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Developing a pricing strategy to increase revenue at your self storage facility is critical.
In this article, we’ll look at three different self storage pricing strategies and examine methods to increase revenue, such as adjusting street rates and increasing rates for existing tenants.
The first self storage pricing methodology we’ll consider is cost-based pricing, which sets prices for storage units based on the costs of operating your facility, which includes wages, utilities, software, hardware, and so forth. Once costs are determined, a mark-up is added and then that amount is divided across your units according to expected occupancy.
Cost-based pricing is often used in manufacturing as a way to set prices that will ensure a profit. However, this pricing strategy doesn’t consider demand or competition. As a result, cost-based pricing can lead to prices that are either higher or lower than the market rate.
Competition pricing is a popular self storage pricing strategy. As the name implies, prices for your storage units are set based on the prices of storage units in the surrounding areas. In other words, the rates of your competitors are used as a benchmark for setting your own rates, which may be higher, lower, or the same.
To successfully implement competition pricing, research is critical. You need to know who your competitors are and how they are pricing their storage units. Once you’ve collected this information, you average out all the rates and then determine if your prices will be higher, lower, or the same as the average.
Although this may sound like strategic pricing for self storage, there are two reasons why competition pricing may lead to lower revenues.
Because competition pricing won’t necessarily guarantee more rentals or increased revenue, many experts agree that value pricing is a better pricing strategy to increase revenue.
Value-based pricing is a self storage pricing methodology that sets prices based on the consumer’s perceived value.
The airline industry uses value-based pricing by charging different prices for different seats based on their desirability. For example, they may charge more for aisle and window seats versus a middle seat. Seats in the front of the plane or that have more legroom may also cost more.
In self storage, value pricing means putting higher prices on your more desirable storage units. So what makes one storage unit more desirable than another? Accessibility and convenience are two key factors. After all, a storage unit that is centrally located, near the gate, on the first floor, near an elevator, or that offers trailer access will be viewed as more desirable than other units of the same size. As a result, you can charge higher prices for these desirable units.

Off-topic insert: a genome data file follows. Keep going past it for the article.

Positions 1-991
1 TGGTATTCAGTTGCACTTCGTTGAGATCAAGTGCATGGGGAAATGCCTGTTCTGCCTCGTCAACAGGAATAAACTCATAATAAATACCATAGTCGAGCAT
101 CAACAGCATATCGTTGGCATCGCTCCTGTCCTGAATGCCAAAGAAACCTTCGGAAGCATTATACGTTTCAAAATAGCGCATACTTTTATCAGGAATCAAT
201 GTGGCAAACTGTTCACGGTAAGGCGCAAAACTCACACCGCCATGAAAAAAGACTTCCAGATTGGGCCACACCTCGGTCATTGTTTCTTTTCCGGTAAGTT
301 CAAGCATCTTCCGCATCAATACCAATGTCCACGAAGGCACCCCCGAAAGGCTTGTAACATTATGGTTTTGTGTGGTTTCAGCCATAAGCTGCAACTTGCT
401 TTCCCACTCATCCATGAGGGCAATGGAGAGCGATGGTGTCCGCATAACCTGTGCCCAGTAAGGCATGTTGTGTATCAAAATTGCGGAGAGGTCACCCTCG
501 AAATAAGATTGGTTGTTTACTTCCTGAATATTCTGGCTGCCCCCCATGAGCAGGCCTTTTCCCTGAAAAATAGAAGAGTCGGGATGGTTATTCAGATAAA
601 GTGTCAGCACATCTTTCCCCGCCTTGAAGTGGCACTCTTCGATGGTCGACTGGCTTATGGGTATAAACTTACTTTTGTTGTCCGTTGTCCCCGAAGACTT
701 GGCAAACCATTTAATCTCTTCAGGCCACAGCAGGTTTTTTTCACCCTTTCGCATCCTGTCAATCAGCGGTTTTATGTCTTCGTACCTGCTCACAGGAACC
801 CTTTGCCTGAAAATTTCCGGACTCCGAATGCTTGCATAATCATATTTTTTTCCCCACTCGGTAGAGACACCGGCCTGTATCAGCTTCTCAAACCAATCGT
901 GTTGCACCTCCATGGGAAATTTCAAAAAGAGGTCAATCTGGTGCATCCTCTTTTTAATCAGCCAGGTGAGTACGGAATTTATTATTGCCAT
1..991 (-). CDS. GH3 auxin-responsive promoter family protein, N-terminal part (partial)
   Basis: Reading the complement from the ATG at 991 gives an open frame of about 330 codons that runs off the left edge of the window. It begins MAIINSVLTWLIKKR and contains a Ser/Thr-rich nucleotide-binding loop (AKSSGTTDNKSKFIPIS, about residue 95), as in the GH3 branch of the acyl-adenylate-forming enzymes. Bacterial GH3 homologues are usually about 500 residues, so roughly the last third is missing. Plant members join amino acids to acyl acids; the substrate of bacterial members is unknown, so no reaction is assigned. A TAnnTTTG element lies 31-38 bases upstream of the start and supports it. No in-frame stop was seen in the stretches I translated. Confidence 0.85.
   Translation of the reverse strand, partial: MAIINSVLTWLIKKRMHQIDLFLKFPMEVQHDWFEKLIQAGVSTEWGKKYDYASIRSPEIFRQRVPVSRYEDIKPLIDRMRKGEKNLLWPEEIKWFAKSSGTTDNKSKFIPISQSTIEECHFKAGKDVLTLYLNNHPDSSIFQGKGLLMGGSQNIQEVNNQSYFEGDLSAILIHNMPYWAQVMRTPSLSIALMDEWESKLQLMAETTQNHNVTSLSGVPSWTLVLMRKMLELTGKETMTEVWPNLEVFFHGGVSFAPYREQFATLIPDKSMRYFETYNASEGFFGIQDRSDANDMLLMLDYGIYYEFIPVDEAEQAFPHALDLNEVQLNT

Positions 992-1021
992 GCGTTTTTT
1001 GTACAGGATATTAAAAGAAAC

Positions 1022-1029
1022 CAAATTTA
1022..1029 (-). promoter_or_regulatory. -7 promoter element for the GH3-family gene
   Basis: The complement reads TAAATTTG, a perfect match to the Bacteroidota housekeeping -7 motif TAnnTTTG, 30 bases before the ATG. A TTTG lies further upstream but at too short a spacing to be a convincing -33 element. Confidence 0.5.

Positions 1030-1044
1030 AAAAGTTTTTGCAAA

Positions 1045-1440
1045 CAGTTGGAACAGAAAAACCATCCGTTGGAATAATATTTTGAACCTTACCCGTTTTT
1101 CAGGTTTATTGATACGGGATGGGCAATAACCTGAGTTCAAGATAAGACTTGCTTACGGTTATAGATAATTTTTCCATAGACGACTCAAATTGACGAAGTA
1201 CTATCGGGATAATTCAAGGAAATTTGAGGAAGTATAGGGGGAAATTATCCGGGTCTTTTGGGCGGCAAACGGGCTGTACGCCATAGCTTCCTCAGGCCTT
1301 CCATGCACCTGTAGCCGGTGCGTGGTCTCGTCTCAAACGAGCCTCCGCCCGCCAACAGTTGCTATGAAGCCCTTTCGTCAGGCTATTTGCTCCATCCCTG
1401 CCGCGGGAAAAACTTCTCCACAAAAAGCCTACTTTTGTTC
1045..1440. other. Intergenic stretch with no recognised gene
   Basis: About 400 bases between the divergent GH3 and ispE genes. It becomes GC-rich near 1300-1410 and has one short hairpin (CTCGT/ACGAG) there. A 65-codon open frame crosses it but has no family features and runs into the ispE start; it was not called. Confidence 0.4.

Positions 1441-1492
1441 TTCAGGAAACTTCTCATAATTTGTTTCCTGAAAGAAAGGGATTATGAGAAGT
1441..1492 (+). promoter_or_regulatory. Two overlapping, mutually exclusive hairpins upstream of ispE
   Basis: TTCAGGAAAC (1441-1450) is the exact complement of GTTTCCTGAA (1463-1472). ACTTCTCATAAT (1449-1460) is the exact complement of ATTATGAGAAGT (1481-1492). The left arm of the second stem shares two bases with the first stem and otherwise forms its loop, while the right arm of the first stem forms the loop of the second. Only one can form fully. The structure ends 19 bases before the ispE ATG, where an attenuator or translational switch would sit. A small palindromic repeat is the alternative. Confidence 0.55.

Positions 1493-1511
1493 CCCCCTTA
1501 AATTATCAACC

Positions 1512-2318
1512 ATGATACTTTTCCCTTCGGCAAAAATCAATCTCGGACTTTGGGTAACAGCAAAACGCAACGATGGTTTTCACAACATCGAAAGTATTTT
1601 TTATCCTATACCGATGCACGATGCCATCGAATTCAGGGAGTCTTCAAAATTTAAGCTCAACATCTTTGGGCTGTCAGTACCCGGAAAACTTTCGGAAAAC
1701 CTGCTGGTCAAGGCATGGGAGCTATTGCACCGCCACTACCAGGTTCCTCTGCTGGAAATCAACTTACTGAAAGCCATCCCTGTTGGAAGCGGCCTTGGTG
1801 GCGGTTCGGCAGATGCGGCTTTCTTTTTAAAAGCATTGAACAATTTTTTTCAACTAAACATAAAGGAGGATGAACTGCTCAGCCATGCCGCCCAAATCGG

Other amenities that you can charge higher prices for include higher ceilings, larger doors, power outlets, or air conditioning.
By highlighting these amenities on your website and in your pricing, you’ll be giving your customers a choice of choosing to pay more for a more desirable storage unit. One way to do this is to organize your storage units into tiers, such as “Standard, Best Value, or Premium” and setting rates appropriately.
StoragePug has found that 35% to 40% of customers upgrade units when given the choice. It may surprise you that many customers will pay $10 more per month for a unit located near the front of your facility!
Street rates are the monthly rental rates for potential new tenants (i.e., the price you’d quote if someone came in off the street.) The key to successful street rate pricing is to base the prices on a variety of factors—unit size and type, occupancy, and timing. Here are a few examples to illustrate how and when to adjust your street rates.
Although we’ve primarily discussed self storage pricing strategies for attracting new tenants, it is also important to consider periodic rate increases for existing tenants.
Some self storage owners resist raising rates for fear that it will cause customers to move out. Unless you’re raising rates by an extreme amount, most customers expect periodic rate increases. After all, it happens in almost every industry. The key is to make small periodic increases over longer time frames—such as after 6 months of occupancy or once a year.
Another unfounded fear is that tenants will compare rates and get upset if they are paying more than someone else. However, unless you have tenants that are connected socially, most of your tenants will not be interacting with each other.
Finally, another fear is that raising rates on existing tenants might cause occupancy rates to drop. However, if a long-term tenant in a premium storage unit is paying a lower rate than you’re able to charge for the same unit, you may be better off losing the long-term tenant and renting the same unit at a higher rate.
We’ve looked at several self storage pricing strategies and examined the pros and cons of each. In the end, the best self storage pricing methodology is one that lets you adjust rates depending on a variety of factors, including unit desirability, occupancy, and market conditions.
The key to successfully developing a pricing strategy to increase revenue is to make pricing adjustments based on what is happening at your facility. By using value pricing to charge more for desirable units and less for undesirable units, your occupancy rate will increase while also maximizing revenue.
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